Sintesi font family


Designed by Filippo Salmina in 2010
Sintesi. Sans meets serif. You would like to express tradition by using a contemporary font? Sintesi might be exactly what you are looking for. Sintesi stands for synthesis: the unification of serif and sans-serif into a contemporary font, which surprises with different facets depending on its application. In copy size Sintesi performs like a sans-serif. It is a compact and well readable font that fulfills all requirements of modern digital media. In larger sizes, Sintesi unfolds its traditional character. Now, its strong contrast and the perceptible feather-ductus stand out clearly, as we appreciate it in a historical old style face. Sintesi is completed by a suitable italic. Its cursive character has more to do with writing-speed than to moderate inclination. Therefore Sintesi may be well-suited for many other purposes, not only for emphasis. The whole font family consists of 20 styles and offers a wide range of Western and Eastern European special characters, typographical ligatures, uppercase, oldstyle and fraction figures. Start combining antiquity with modernity!

Sintesi UltraLight

Sintesi UltraLight
world-map Std map

STD supports at least 21 languages.















US$ 39
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466 characters

Features:

Catalog number: 167388029

Fractions

Tag: frac

Function: Replaces figures separated by a slash with 'common' (diagonal) fractions. The user enters 3/4 in a recipe and gets the threequarters fraction.

Standard Ligatures

Tag: liga

Function: Replaces a sequence of glyphs with a single glyph which is preferred for typographic purposes. This feature covers the ligatures which the designer/manufacturer judges should be used in normal conditions. The glyph for ffl replaces the sequence of glyphs f f l.

Lining Figures

Tag: lnum

Function: This feature changes selected figures from oldstyle to the default lining form. The user invokes this feature in order to get lining figures, which fit better with all-capital text. Various characters designed to be used with figures may also be covered by this feature. In cases where lining figures are the default form, this feature would undo previous substitutions.

Old Style Figures

Tag: onum

Function: This feature changes selected figures from the default lining style to oldstyle form. The user invokes this feature to get oldstyle figures, which fit better into the flow of normal upper- and lowercase text. Various characters designed to be used with figures may also have oldstyle versions.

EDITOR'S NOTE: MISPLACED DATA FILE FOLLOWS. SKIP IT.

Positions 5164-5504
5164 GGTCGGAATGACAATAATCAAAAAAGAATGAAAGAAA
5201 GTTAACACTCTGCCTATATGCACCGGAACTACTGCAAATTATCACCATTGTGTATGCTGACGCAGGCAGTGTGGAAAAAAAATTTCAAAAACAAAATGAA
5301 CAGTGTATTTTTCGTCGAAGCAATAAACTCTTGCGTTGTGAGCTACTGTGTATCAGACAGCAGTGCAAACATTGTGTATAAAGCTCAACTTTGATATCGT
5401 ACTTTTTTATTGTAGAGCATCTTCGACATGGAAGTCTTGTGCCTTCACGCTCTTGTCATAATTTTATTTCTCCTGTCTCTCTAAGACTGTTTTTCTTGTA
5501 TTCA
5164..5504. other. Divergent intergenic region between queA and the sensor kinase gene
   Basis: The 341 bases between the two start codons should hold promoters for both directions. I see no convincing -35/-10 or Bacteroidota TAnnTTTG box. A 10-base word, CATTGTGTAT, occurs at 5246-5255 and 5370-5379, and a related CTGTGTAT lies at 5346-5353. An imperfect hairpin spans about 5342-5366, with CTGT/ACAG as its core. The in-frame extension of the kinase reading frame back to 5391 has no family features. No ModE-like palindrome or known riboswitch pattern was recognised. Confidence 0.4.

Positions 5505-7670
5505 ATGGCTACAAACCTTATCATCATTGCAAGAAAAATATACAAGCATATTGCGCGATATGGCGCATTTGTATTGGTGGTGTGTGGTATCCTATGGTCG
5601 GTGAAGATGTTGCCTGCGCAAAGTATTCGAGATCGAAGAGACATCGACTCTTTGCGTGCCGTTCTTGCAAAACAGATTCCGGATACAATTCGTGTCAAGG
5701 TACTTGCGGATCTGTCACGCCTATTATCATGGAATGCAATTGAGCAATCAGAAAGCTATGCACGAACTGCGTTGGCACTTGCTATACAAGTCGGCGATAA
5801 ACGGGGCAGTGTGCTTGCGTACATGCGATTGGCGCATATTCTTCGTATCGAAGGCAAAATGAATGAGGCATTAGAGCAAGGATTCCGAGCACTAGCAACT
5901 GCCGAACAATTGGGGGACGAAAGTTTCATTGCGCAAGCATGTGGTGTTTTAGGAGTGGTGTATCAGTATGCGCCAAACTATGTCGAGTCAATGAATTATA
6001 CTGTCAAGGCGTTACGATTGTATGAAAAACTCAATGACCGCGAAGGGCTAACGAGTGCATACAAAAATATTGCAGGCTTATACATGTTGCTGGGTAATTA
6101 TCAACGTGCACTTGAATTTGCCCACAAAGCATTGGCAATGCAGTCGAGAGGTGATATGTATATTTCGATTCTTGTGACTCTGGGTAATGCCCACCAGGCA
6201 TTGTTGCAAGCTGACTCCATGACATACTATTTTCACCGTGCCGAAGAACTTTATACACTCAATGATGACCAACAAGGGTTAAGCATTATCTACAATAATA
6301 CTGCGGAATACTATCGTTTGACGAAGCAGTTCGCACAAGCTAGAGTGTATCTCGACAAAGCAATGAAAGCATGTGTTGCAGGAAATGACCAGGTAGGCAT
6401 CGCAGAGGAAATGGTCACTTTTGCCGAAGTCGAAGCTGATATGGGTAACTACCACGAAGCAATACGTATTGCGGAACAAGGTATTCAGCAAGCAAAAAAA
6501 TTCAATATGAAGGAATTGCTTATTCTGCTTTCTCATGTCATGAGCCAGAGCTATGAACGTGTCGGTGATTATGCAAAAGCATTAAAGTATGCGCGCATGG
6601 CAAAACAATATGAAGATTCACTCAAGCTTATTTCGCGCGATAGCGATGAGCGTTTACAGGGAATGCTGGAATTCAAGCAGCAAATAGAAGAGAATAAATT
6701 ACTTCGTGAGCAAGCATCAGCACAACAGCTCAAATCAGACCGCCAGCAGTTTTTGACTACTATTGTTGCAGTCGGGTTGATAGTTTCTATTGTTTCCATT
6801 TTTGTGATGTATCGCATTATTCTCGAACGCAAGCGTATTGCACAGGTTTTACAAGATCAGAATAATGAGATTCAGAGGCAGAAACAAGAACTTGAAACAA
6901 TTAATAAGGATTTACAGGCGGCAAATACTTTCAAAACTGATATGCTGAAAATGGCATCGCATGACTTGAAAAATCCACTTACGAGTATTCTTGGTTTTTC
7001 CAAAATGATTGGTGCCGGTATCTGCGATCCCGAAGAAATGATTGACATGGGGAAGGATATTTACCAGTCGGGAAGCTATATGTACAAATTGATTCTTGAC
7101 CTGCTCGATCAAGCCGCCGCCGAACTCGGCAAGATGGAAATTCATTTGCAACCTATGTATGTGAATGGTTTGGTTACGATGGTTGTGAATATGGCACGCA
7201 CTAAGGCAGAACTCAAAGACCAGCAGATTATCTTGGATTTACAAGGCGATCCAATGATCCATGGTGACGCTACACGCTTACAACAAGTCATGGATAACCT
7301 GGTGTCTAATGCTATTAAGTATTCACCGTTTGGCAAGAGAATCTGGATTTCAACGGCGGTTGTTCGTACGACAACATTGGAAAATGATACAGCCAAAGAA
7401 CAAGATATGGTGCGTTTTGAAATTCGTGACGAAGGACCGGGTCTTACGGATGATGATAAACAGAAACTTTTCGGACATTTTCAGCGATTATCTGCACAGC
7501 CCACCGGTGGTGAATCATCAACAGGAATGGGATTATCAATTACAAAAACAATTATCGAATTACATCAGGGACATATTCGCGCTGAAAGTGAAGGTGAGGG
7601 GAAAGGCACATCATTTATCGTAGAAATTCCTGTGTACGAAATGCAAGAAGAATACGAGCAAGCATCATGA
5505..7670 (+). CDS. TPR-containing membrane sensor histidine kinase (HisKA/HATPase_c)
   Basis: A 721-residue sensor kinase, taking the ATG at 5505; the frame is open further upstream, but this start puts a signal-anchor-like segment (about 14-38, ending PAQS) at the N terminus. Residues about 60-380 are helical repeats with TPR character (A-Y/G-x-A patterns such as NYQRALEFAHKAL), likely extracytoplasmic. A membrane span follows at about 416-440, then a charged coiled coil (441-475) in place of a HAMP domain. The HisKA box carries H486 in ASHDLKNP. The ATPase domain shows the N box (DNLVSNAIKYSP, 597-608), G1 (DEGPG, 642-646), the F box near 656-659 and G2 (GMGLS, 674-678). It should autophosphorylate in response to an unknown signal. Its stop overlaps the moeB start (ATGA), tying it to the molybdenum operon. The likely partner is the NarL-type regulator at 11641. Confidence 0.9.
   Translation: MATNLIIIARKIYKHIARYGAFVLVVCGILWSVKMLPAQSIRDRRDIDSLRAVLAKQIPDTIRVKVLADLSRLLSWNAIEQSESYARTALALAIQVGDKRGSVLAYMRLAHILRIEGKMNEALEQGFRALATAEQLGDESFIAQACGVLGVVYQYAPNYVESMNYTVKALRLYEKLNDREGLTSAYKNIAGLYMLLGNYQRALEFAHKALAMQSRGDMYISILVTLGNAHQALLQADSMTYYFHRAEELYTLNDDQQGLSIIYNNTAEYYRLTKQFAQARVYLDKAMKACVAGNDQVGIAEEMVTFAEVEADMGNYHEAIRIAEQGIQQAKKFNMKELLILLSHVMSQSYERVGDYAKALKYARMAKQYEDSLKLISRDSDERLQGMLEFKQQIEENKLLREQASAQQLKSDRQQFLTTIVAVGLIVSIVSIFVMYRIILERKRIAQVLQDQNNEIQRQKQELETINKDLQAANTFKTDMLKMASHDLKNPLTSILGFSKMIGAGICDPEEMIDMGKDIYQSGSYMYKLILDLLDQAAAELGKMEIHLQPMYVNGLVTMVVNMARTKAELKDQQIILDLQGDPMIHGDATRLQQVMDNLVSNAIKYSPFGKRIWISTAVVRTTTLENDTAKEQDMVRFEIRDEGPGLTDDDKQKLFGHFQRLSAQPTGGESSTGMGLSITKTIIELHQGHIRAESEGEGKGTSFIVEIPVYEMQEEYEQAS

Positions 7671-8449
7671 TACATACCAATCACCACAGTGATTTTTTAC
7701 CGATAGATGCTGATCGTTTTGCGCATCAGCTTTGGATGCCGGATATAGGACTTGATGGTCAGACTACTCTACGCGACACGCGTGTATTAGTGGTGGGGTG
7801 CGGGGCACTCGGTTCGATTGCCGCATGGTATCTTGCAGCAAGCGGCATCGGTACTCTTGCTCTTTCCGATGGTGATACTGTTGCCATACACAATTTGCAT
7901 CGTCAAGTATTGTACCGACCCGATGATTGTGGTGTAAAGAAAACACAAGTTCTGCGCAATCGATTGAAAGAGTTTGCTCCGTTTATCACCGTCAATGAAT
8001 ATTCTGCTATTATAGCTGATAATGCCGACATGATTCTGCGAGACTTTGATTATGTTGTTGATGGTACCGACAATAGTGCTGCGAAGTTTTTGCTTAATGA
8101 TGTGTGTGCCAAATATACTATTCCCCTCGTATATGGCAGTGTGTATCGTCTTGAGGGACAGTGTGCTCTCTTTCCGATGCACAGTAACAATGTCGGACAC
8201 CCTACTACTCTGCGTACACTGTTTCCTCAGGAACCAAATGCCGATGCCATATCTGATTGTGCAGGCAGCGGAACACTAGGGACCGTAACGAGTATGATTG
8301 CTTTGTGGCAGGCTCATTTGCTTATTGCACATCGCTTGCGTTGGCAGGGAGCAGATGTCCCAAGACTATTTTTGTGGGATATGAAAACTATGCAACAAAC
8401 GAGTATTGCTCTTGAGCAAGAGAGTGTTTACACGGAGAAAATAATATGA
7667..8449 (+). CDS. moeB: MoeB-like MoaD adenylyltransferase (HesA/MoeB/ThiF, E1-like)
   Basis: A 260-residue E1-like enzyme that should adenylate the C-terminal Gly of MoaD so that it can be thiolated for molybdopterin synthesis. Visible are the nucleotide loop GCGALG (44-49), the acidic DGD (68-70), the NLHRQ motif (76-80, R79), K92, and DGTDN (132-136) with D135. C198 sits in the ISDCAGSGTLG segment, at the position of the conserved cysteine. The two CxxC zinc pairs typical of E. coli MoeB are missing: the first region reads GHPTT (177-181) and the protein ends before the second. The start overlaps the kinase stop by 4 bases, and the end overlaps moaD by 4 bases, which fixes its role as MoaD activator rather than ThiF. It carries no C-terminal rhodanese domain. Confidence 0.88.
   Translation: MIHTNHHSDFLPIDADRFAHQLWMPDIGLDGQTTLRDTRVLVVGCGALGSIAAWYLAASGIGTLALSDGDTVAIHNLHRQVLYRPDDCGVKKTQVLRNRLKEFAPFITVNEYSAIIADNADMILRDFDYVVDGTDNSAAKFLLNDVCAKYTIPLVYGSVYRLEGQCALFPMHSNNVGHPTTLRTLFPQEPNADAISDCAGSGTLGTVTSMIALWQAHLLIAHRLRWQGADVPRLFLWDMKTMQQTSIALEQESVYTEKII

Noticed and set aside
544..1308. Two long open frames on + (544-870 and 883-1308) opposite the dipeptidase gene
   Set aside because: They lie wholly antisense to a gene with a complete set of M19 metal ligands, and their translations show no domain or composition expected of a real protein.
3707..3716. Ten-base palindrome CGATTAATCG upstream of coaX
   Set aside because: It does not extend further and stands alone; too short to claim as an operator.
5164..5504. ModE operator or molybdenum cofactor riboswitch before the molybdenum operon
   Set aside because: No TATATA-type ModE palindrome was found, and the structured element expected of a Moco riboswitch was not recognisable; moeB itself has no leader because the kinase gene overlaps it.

Proportional Figures

Tag: pnum

Function: Replaces figure glyphs set on uniform (tabular) widths with corresponding glyphs set on glyph-specific (proportional) widths. Tabular widths will generally be the default, but this cannot be safely assumed. Of course this feature would not be present in monospaced designs. The user may apply this feature to get even spacing for lining figures used as dates in an all-cap headline.

Superscript

Tag: sups

Function: Replaces lining or oldstyle figures with superior figures (primarily for footnote indication), and replaces lowercase letters with superior letters (primarily for abbreviated French titles). The application can use this feature to automatically access the superior figures (more legible than scaled figures) for footnotes, or the user can apply it to Mssr to get the classic form.

Tabular Figures

Tag: tnum

Function: Replaces figure glyphs set on proportional widths with corresponding glyphs set on uniform (tabular) widths. Tabular widths will generally be the default, but this cannot be safely assumed. Of course this feature would not be present in monospaced designs. The user may apply this feature to get oldstyle figures to align vertically in a column.

Subscript

Tag: subs

Function: The "subs" feature may replace a default glyph with a subscript glyph, or it may combine a glyph substitution with positioning adjustments for proper placement. Recommended implementation: First, a single or contextual substitution lookup implements the subscript glyph (GSUB lookup type 1). Then, if the glyph needs repositioning, an application may apply a single adjustment, pair adjustment, or contextual adjustment positioning lookup to modify its position.

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